Category Archives

Are Contractual Mediation Condition Precedent Provisions Enforceable?

It is important to understand the difference between a contractual provision requiring mediation or arbitration and one that makes mediation a condition precedent to arbitration or the filing of a lawsuit. Here is a typical arbitration clause: Any controversy or claim arising out of or relating to this contract, or the breach thereof, shall be settled by arbitration administered ...

It is important to understand the difference between a contractual provision requiring mediation or arbitration and one that makes mediation a condition precedent to arbitration or the filing of a ...

Not-So-Significant Others: When Does the Presence of a Third Party Waive the Attorney-Client Privilege?

Suppose you represent the defendant in a lawsuit, and he wants his long-time significant other to participate in communications with you about legal strategy—discussions that would be protected by the attorney-client privilege if they were between you and him alone. Would such participation vitiate the privilege? RCW 5.60.060(2)(a) provides that “[a]n attorney or counselor shall not, without the consent ...

Suppose you represent the defendant in a lawsuit, and he wants his long-time significant other to participate in communications with you about legal strategy—discussions that would be protected by the ...

Privilege and the Public Records Act

To what extent does the attorney-client privilege[1] exempt from disclosure under Washington’s Public Records Act[2] billing statements submitted to government agencies by outside litigation counsel? The privilege protects “communications incident to the giving and receiving of legal advice, and incident to the representation of the client’s legal interests.”[3] This includes attorney-client communications about relevant facts. As the Washington Supreme ...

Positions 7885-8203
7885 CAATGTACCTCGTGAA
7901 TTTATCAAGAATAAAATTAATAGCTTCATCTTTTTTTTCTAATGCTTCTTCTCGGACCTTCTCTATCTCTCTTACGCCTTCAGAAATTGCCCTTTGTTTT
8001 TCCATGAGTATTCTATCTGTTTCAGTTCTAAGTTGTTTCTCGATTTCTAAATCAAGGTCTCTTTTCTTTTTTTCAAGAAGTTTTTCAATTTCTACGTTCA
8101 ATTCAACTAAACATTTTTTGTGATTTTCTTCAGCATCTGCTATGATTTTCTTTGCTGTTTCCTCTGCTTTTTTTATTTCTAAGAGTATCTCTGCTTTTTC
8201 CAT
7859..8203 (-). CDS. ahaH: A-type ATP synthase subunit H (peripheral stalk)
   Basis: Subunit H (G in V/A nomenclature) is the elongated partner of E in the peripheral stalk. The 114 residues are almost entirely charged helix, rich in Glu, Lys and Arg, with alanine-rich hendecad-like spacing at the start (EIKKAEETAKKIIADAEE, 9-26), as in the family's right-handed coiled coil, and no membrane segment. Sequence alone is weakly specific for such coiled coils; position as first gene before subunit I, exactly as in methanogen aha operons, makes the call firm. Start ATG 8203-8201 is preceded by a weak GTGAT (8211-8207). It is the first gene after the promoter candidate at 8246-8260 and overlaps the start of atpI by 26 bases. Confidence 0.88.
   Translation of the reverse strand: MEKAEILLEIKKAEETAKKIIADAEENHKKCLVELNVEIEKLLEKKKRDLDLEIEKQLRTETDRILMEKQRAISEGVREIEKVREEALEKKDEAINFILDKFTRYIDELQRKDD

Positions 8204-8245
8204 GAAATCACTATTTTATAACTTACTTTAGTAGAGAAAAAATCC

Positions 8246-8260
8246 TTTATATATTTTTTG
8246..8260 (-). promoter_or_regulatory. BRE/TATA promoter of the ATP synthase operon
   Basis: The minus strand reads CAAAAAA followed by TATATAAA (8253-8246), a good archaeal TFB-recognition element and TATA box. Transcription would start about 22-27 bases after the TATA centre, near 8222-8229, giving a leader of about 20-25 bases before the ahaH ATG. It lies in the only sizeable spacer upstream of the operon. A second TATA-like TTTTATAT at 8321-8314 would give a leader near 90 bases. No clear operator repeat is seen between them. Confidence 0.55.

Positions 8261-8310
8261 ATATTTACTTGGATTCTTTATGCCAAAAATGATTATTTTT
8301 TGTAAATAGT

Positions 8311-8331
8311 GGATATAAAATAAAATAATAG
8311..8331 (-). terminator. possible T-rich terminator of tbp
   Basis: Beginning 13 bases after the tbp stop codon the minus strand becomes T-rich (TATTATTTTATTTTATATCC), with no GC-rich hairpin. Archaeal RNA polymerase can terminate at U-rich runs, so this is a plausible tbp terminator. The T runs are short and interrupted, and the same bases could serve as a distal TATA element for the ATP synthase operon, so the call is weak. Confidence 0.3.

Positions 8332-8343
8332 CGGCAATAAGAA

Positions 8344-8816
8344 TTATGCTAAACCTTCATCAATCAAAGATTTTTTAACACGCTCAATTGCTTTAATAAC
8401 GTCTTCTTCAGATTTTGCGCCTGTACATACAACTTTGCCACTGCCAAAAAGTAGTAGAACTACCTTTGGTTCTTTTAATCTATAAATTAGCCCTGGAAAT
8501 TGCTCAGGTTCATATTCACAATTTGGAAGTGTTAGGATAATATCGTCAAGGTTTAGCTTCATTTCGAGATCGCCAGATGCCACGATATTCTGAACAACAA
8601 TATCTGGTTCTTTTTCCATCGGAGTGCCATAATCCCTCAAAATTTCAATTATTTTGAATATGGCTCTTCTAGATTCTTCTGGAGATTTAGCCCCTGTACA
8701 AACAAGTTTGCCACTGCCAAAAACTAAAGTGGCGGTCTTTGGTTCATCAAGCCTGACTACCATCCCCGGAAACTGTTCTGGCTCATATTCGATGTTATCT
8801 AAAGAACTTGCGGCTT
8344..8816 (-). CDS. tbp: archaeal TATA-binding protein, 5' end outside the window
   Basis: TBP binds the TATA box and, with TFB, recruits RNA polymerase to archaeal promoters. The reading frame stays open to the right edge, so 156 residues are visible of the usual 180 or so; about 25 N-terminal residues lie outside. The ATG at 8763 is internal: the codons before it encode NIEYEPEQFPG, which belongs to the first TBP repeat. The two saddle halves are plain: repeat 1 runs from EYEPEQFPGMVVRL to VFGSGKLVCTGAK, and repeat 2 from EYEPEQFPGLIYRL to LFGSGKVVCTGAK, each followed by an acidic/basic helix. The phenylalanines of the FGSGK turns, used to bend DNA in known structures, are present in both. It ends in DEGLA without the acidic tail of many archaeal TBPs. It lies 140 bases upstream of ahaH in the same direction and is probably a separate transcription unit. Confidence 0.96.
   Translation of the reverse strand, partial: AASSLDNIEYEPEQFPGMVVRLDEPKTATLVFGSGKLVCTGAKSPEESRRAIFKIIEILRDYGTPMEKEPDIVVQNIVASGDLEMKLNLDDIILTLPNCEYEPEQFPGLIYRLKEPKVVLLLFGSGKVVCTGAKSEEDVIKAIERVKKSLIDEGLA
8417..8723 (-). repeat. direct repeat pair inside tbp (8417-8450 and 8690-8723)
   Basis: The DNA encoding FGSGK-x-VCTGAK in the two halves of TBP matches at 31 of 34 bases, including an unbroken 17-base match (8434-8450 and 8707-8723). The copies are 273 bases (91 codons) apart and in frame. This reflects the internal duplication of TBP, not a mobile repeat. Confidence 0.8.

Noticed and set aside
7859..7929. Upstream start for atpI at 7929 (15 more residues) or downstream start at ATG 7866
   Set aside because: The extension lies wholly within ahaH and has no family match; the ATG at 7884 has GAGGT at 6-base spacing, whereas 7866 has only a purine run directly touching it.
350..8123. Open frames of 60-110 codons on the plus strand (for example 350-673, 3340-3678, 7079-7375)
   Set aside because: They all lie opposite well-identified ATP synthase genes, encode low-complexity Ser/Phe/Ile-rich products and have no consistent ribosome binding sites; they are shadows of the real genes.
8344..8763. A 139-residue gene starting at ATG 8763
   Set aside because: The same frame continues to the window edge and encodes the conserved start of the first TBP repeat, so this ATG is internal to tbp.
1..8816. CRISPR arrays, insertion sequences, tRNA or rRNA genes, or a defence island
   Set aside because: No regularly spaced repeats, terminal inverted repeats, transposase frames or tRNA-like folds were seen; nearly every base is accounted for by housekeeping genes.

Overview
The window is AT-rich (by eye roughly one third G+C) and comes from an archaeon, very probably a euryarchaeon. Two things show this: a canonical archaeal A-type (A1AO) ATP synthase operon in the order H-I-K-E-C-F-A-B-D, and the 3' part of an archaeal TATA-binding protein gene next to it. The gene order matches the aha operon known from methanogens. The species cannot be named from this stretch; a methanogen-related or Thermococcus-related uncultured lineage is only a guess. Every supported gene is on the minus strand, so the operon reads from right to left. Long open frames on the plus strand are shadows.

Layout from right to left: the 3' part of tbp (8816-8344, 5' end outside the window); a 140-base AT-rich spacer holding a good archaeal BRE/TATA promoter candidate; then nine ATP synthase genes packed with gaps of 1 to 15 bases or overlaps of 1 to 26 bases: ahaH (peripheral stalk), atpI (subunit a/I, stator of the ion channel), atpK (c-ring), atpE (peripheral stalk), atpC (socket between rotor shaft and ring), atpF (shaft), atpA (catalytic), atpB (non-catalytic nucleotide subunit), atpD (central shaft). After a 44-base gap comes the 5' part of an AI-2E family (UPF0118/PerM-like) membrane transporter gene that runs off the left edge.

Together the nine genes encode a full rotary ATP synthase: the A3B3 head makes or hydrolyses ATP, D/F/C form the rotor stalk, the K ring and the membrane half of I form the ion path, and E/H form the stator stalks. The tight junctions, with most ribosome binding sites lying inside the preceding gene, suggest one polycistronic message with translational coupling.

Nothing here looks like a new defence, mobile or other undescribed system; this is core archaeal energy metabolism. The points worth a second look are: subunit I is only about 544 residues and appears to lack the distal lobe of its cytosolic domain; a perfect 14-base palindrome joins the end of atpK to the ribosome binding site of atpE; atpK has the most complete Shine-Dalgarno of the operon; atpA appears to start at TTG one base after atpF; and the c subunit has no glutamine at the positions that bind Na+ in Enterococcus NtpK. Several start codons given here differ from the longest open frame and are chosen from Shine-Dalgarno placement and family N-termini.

To what extent does the attorney-client privilege[1] exempt from disclosure under Washington’s Public Records Act[2] billing statements submitted to government agencies by outside litigation counsel? The privilege protects “communications incident ...

Upjohn In Washington: Does The Attorney-Client Privilege Protect Communications Between Government Counsel And Lower-Level Government Employees?

PART 2 In an earlier post, I explained that in Washington the attorney-client privilege held by corporations protects communications between corporate counsel and lower-level corporate employees, with some exceptions.  Does this also rule protect communications between counsel for government agencies and lower-level government employees?  Although there does not appear to be a published Washington case on point, the answer ...

PART 2 In an earlier post, I explained that in Washington the attorney-client privilege held by corporations protects communications between corporate counsel and lower-level corporate employees, with some exceptions.  Does ...

Communications between Counsel and Lower-Level Employees: Upjohn in Washington

PART 1 In Upjohn Co. v. United States, the United States Supreme Court held that the attorney-client privilege protected communications between counsel for Upjohn – who were investigating possible illegal activities by the company – and lower-level company employees.[1]  The Supreme Court rejected the Sixth Circuit Court of Appeals’ holding that under the so-called “control group” test, the privilege ...